Over the holidays, we traveled to Florida to visit one of our sons, and anytime we’re traveling close to the Gulf Coast area of Alabama, I have to make time to visit one of my favorite antiquing spots. Nestled in … Continue reading
Today has been a grain sack inspiration day around here!
I love antique European grain sacks and they can be used for so many different things…….pillows, table runners, upholstery projects, Christmas stockings, tote bags, lamp shades, and much more that I’m probably not even thinking about.
I upholstered my first set of chairs several months ago using some antique grain sacks from Europe and now I am hooked.
I have renovated a French sofa in them, several more chairs, and quite a few footstools. I’ve also made several pillows out of them. I love the way the finished product looks and it gives an instant French look to the home.
My favorite grain sacks are the ones from France and Germany, though if they have graphics on them they can get quite pricey. The sacks with initials monogrammed on them are also sought after and prized highly, their prices reflecting that. Hand stitched with the original owner’s initials, these sacks look beautiful when used in a way that showcases the monogram.
I was recently asked if the upholstery is “itchy” but it really isn’t. Unlike burlap, most of the European grain sacks are made of a very heavy, nubby fabric and when laundered, they end up with a very soft feel. And because they are so heavy duty, they are perfect for upholstery projects.
Come visit our Pinterest board for more inspirational photos! We are down to one set of antique European grain sacks in the Edith & Evelyn Vintage shop, but we’re bringing more in next week! What kind of projects could you use them on?
We just returned from a brief trip to the South and we were able to do a little treasure hunting for the shop while we were there. We didn’t find the mother lode this time but we did bring back a few very nice pieces that will be going into the shop soon. One of the things that I always search for is antique religious pieces and I was thrilled to find several things that fit into that category, including some gorgeous antique Gothic church altar sticks. Known as “prickets”, these are huge and heavy. One pair is solid brass, the other pair is from the mid to late 1800’s and have the most beautiful, ornate tripod base. They would be stunning on a mantel or sideboard. I’m going to have a hard time letting them go!
Another item that is always on my top 20 “wish list” when out picking is vintage trophies. At one time, they were very plentiful and easy to find, and relatively inexpensive. Interior designers using them in home decor has made them pretty scarce and the prices have gotten high. Prices can be determined by subject matter and age and we have found that any kind of farm related trophy cups are much sought after. We were so excited when we found two very large trophies, one for “best turkey”, and the other one was awarded at the Virginia State Fair in 1913 by the Holstein & Friesian Association.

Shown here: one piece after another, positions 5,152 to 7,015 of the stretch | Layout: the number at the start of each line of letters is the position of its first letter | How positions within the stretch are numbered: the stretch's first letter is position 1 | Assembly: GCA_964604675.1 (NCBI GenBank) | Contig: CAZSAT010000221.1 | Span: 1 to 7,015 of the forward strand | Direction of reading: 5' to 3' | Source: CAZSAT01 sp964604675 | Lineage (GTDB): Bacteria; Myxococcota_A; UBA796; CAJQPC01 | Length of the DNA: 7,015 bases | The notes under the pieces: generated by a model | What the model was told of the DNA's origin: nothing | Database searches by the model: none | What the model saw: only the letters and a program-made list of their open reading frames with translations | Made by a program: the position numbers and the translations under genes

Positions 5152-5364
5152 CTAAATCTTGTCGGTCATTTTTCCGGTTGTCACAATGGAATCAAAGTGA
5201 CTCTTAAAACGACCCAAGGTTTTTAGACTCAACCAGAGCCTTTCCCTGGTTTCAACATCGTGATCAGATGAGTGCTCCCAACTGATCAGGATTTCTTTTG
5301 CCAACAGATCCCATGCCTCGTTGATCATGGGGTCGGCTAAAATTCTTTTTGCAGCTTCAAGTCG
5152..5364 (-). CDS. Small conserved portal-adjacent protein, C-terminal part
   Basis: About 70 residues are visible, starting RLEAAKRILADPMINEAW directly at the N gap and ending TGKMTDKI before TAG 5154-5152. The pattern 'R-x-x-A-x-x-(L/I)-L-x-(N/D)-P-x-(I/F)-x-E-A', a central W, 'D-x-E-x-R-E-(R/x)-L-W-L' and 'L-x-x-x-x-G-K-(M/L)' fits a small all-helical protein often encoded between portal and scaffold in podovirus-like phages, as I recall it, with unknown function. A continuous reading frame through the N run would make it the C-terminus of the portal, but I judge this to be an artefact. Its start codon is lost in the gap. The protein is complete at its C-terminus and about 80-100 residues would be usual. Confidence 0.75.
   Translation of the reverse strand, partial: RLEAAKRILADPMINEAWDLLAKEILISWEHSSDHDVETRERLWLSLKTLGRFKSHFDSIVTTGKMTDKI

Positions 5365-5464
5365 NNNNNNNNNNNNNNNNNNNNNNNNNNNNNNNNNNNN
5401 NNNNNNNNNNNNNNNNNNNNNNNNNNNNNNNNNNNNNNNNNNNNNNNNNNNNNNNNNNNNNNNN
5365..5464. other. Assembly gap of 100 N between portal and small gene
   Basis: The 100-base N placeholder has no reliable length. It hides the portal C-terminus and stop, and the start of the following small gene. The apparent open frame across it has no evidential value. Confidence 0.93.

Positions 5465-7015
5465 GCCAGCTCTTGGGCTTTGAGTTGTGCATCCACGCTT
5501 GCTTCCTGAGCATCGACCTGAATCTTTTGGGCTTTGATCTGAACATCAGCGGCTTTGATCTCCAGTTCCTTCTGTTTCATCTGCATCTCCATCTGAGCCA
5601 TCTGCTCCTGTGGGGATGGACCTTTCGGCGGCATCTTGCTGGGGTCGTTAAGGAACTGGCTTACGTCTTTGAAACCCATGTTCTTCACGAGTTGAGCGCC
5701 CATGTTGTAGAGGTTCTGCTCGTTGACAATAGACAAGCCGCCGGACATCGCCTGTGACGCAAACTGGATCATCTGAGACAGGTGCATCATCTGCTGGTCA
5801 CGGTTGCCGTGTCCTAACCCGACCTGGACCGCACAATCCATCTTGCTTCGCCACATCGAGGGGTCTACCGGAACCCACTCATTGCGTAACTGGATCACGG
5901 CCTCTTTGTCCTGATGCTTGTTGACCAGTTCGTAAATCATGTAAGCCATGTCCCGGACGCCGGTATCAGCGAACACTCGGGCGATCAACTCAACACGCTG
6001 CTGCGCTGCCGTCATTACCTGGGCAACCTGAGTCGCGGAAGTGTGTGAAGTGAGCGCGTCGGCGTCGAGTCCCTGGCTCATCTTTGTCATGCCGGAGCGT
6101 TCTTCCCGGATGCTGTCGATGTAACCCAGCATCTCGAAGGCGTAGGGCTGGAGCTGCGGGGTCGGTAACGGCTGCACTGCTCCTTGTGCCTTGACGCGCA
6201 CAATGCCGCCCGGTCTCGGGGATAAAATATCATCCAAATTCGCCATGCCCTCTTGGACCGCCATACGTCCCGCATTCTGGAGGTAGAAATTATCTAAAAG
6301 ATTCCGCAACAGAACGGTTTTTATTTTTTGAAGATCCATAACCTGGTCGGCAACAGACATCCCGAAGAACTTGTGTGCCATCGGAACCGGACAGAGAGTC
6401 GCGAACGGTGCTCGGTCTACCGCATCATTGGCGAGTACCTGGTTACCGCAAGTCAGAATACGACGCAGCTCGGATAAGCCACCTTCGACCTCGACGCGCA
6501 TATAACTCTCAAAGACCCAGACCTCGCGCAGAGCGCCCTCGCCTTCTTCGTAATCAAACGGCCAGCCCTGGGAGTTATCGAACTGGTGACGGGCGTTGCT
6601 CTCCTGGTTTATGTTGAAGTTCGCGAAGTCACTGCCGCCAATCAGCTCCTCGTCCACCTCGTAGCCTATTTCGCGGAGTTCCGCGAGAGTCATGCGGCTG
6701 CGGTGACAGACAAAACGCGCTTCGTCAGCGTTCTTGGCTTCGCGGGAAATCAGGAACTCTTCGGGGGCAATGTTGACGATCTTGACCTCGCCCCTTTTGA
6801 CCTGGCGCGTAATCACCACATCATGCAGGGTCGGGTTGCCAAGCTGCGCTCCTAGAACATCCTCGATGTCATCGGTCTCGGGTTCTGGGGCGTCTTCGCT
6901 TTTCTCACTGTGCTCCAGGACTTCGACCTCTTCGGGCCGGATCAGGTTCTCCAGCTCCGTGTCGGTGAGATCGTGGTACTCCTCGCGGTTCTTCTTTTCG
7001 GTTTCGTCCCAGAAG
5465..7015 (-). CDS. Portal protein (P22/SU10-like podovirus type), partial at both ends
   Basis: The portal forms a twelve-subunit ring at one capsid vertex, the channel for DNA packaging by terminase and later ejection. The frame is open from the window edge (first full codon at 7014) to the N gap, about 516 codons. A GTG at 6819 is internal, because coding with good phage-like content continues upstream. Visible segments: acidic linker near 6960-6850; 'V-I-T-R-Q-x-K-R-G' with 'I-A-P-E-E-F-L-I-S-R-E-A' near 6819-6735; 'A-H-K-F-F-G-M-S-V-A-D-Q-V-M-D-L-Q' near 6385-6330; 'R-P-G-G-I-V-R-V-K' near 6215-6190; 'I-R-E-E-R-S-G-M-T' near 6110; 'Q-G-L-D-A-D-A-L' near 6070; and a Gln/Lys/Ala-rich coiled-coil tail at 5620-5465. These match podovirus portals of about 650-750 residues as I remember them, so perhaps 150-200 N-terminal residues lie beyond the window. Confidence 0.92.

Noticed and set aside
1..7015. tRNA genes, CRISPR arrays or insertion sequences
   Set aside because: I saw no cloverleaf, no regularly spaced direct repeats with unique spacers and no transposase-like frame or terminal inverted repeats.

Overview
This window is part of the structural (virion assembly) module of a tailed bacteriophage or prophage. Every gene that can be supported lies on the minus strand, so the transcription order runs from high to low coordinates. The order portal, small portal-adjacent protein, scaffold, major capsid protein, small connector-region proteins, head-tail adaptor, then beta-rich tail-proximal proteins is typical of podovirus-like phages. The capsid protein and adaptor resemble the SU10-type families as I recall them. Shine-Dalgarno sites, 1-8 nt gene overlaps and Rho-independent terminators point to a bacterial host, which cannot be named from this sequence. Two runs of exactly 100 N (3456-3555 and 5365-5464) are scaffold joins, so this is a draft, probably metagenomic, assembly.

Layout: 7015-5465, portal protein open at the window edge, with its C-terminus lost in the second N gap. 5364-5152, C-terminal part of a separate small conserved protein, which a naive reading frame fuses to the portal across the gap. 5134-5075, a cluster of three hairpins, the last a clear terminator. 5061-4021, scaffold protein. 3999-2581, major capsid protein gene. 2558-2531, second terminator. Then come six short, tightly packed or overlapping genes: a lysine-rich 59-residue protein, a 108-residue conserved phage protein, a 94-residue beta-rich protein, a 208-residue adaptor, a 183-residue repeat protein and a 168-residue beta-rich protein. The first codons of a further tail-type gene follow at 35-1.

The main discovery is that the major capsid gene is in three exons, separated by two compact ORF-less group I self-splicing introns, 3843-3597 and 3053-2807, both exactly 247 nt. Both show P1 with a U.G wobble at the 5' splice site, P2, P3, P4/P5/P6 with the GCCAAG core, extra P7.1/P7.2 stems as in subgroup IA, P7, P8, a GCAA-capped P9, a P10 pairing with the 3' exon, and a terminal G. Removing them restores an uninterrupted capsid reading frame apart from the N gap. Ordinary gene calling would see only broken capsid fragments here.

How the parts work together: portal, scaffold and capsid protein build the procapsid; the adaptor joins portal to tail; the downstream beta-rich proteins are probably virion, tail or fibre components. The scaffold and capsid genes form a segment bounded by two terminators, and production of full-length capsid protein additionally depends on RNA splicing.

French chairs are always on my list and I was lucky enough to come home with three beauties. Two are cane backed and in very good shape. The other is a lovely French arm chair with the original creamy white paint. These three will be staying with me. I have been looking for two more dining chairs and these cane backed chairs will be perfect as soon as I repaint them in ASCP Old White and recover the seats in antique grain sacks to match the other four that I have. The arm chair will get recovered as well and it will be perfect for an extra chair in any room.
Cherubs are something else that is always on the “search” list. I usually can’t keep anything “cherub” in the shop so I’m constantly looking for vintage stock. Luckily we found a fantastic old salvaged piece from a wall fountain that features two precious cherubic angels. It would be lovely hung on a garden wall or inside the home. We also found a stunning 1800’s French cherub candelabra (it is gorgeous!), and a wonderful carved wood putti that is quite large!
A pair of spectacular French altar candelabras with porcelain flowers is probably the most exciting treasure that we found. These candelabras once graced the altar of a French church in the late 1800’s. Sometime in the early 1900’s, they were made into lamps. I think I am going to convert them back to their original state of being candelabras before we list them them in the shop, which will be very easy to do. They are very difficult to find and I was a little shocked when I saw them sitting on a table at the estate sale. I couldn’t get to them fast enough! I grabbed them off the table without even looking at the price (which turned out to be very good, thank the Good Lord) and I’m glad I did because as I lifted them off the table, I heard a gentleman behind me say, “Those are what I was coming for.” Oh well…….sorry……..well….not really!
We also found a wonderful old carpenter’s trunk in the original old chippy paint. It has layers and layers of crackling paint on it, the inside is lined with cardboard and it has the most interesting old latch on the front. And it also sports those old antique castors that I love so much! Among the other finds were a beautiful marble French bust of a beautiful lady, a French processional flag that came from Paris, French books, a wonderful framed French print, an Italian tole chandelier with crystal prisms, a lovely blue Italian Florentine tray, and an amazing Victorian garden planter made of wire.
I thought I could sell the Victorian wire planter, but I’m afraid I can’t let this one go, so she will be staying with me along with the French chairs! Sorry, Mr. E&E, I know you hate it when I say things like that!